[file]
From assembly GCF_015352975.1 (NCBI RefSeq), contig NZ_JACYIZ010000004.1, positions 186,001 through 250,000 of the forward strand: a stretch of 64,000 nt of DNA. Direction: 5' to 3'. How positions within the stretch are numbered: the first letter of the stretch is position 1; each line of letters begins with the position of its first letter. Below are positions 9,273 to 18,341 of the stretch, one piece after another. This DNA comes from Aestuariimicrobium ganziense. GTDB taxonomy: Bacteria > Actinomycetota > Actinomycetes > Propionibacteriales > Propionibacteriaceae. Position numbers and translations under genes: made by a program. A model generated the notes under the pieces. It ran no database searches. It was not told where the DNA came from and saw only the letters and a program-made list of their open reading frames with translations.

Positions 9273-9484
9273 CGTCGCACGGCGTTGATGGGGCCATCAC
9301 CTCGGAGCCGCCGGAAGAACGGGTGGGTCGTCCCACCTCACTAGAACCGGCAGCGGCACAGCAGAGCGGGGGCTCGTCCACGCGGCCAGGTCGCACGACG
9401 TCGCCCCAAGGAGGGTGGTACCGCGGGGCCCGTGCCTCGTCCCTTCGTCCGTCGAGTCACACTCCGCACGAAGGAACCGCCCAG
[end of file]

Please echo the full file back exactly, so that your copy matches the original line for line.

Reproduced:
From assembly GCF_015352975.1 (NCBI RefSeq), contig NZ_JACYIZ010000004.1, positions 186,001 through 250,000 of the forward strand: a stretch of 64,000 nt of DNA. Direction: 5' to 3'. How positions within the stretch are numbered: the first letter of the stretch is position 1; each line of letters begins with the position of its first letter. Below are positions 9,273 to 18,341 of the stretch, one piece after another. This DNA comes from Aestuariimicrobium ganziense. GTDB taxonomy: Bacteria > Actinomycetota > Actinomycetes > Propionibacteriales > Propionibacteriaceae. Position numbers and translations under genes: made by a program. A model generated the notes under the pieces. It ran no database searches. It was not told where the DNA came from and saw only the letters and a program-made list of their open reading frames with translations.

Positions 9273-9484
9273 CGTCGCACGGCGTTGATGGGGCCATCAC
9301 CTCGGAGCCGCCGGAAGAACGGGTGGGTCGTCCCACCTCACTAGAACCGGCAGCGGCACAGCAGAGCGGGGGCTCGTCCACGCGGCCAGGTCGCACGACG
9401 TCGCCCCAAGGAGGGTGGTACCGCGGGGCCCGTGCCTCGTCCCTTCGTCCGTCGAGTCACACTCCGCACGAAGGAACCGCCCAG